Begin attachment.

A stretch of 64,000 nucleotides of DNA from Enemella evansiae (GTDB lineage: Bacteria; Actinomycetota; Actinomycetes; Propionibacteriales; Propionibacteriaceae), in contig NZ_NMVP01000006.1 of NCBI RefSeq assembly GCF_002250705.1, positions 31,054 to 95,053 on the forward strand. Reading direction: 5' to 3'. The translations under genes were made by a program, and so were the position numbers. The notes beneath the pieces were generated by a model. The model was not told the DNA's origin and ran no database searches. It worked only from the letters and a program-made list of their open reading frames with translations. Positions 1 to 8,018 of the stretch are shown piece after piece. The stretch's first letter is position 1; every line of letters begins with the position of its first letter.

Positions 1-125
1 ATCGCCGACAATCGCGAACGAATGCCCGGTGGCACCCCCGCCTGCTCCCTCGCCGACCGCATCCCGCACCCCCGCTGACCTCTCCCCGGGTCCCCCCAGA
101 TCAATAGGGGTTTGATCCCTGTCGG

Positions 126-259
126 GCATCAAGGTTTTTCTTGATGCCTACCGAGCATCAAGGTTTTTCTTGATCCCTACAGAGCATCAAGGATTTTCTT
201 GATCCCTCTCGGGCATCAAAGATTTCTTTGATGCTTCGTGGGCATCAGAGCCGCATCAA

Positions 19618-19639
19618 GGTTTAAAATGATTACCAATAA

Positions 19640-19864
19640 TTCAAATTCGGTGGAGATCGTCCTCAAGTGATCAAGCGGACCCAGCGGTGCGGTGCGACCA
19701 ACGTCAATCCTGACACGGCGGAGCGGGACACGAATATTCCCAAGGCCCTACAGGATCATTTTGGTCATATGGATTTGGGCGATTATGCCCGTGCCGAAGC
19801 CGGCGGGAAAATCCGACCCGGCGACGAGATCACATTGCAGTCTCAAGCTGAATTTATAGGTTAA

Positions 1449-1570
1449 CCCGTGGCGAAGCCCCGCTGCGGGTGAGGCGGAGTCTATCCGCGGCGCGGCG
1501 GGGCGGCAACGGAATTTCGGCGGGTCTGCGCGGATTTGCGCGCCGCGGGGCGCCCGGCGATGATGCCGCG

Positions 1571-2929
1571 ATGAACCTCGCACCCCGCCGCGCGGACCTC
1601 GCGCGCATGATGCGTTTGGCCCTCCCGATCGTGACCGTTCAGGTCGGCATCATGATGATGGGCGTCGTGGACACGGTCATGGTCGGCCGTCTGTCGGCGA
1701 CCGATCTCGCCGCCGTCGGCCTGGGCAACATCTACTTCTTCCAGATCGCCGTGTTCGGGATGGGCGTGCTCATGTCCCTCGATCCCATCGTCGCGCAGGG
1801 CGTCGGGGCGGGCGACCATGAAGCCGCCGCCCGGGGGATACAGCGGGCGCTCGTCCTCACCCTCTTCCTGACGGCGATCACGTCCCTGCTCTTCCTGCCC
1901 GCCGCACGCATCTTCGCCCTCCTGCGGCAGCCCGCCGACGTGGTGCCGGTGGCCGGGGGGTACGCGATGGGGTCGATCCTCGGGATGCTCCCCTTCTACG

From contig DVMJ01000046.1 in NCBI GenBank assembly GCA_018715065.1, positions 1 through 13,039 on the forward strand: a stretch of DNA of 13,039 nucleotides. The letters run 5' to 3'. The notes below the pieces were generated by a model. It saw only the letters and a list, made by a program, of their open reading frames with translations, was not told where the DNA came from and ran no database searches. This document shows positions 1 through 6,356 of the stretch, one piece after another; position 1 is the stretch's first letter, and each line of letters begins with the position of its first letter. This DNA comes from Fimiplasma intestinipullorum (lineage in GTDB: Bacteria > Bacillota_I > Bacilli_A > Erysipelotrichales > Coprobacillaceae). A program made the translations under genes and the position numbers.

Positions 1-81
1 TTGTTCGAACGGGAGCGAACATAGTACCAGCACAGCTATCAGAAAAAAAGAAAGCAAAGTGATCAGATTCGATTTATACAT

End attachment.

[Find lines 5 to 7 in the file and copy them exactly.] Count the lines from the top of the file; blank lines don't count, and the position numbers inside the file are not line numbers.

Positions 126-259
126 GCATCAAGGTTTTTCTTGATGCCTACCGAGCATCAAGGTTTTTCTTGATCCCTACAGAGCATCAAGGATTTTCTT
201 GATCCCTCTCGGGCATCAAAGATTTCTTTGATGCTTCGTGGGCATCAGAGCCGCATCAA